Open main menu

Aldebaran, also designated α Tauri (Latinized to Alpha Tauri, abbreviated Alpha Tau, α Tau), is a red giant star located about 65 light-years from the Sun in the zodiac constellation Taurus. It is the brightest star in Taurus and generally the fourteenth-brightest star in the night sky, though it varies slowly in brightness between magnitude 0.75 and 0.95.

Aldebaran
Taurus constellation map.svg
The position of Aldebaran in the Taurus constellation.
Observation data
Epoch J2000.0      Equinox J2000.0
Constellation Taurus
Pronunciation /ælˈdɛbərən/[1][2]
Right ascension  04h 35m 55.23907s[3]
Declination +16° 30′ 33.4885″[3]
Apparent magnitude (V) 0.86[4]
Characteristics
Evolutionary stage Red giant branch[5]
Spectral type K5+ III[6]
Apparent magnitude (J) −2.095[7]
U−B color index +1.92[4]
B−V color index +1.44[4]
Variable type LB[8]
Astrometry
Radial velocity (Rv)+54.26±0.03[9] km/s
Proper motion (μ) RA: 63.45±0.84[3] mas/yr
Dec.: −188.94±0.65[3] mas/yr
Parallax (π)49.97 ± 0.75[10] mas
Distance65.3 ± 1.0 ly
(20.0 ± 0.3 pc)
Absolute magnitude (MV)−0.641±0.034[10]
Details
Mass1.16±0.07[11] M
Radius44.13±0.84[12] R
Luminosity518±32[12] L
Surface gravity (log g)1.59[12] cgs
Temperature3,910[12] K
Metallicity [Fe/H]−0.15±0.2[13] dex
Rotation520 days[14]
Rotational velocity (v sin i)2.7[15] km/s
Age6.4+1.4
−1.1
[11] Gyr
Other designations
87 Tauri, α Tauri, BD+16°629, GJ 171.1, GJ 9159, HD 29139, HIP 21421, HR 1457, SAO 94027
Database references
SIMBADdata
ARICNSdata

The planetary exploration probe Pioneer 10 is currently heading in the general direction of the star and should make its closest approach in about two million years.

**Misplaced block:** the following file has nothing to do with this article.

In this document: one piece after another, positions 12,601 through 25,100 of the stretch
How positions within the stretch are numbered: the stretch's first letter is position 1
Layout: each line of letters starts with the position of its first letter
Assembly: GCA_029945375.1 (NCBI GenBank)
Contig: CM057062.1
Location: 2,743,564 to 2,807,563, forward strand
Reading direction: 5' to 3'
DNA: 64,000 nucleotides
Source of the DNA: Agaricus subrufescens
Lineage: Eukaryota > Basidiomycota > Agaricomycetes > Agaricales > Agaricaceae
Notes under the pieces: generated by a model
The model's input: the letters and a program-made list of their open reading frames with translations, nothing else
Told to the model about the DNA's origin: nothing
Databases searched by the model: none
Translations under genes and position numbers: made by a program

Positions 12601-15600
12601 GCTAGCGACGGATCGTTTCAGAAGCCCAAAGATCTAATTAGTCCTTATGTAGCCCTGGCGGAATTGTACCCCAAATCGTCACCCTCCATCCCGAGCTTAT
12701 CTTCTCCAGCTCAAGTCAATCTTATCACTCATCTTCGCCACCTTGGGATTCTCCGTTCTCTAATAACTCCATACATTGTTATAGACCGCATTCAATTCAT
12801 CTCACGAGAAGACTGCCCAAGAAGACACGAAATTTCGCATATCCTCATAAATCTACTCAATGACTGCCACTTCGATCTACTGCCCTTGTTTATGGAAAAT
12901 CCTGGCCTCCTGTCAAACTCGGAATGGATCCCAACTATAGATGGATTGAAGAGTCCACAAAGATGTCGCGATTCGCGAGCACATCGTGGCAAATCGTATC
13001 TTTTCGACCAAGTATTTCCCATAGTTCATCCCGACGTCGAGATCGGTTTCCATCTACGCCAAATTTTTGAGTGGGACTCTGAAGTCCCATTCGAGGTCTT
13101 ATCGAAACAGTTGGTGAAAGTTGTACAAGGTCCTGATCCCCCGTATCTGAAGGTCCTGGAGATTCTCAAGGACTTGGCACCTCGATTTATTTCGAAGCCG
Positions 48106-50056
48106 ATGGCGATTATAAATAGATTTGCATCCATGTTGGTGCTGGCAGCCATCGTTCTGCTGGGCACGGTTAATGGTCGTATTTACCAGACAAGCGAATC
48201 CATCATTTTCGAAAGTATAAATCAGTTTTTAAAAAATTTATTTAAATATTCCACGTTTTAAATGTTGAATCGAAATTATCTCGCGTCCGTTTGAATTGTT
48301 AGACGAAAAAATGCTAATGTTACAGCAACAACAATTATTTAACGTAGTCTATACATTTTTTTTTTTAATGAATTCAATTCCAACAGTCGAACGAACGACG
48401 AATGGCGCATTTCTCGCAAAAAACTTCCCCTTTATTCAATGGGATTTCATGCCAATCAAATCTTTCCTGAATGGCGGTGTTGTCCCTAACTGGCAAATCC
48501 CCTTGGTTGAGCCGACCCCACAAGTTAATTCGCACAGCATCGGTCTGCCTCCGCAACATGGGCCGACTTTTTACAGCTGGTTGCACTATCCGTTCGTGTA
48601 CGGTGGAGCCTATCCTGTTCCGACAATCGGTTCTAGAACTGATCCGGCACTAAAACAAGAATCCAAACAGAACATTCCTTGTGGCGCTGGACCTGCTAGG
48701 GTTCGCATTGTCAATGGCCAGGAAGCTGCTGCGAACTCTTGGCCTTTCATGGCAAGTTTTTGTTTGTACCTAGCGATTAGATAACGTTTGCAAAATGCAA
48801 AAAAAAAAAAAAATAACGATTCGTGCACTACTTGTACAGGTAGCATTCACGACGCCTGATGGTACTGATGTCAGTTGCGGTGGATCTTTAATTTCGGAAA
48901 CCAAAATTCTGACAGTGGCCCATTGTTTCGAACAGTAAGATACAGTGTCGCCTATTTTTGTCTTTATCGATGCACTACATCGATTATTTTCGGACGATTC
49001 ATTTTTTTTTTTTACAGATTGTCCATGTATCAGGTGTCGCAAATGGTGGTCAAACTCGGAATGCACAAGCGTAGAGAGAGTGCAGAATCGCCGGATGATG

Aldebaran hosts a planet several times the size of Jupiter, named Aldebaran b.

Contents

NomenclatureEdit

α Tauri is the star's Bayer designation. The name Aldebaran is derived from the Arabic for "the Follower" (الدبران),[16][17] because it seems to follow the Pleiades.[18][19]

In 2016, the International Astronomical Union organized a Working Group on Star Names (WGSN)[20] to catalog and standardize proper names for stars. The WGSN's first bulletin of July 2016[21] included a table of the first two batches of names approved by the WGSN, which included Aldebaran for this star. It is now so entered in the IAU Catalog of Star Names.[22]

Names in other languagesEdit

MythologyEdit

This easily seen and striking star in its suggestive asterism is a popular subject for ancient and modern myths.

  • Mexican culture: For the Seris of northwestern Mexico, this star provides light for the seven women giving birth (Pleiades). It has three names: Hant Caalajc Ipápjö, Queeto, and Azoj Yeen oo Caap ("star that goes ahead"). The lunar month corresponding to October is called Queeto yaao "Aldebaran's path".[26]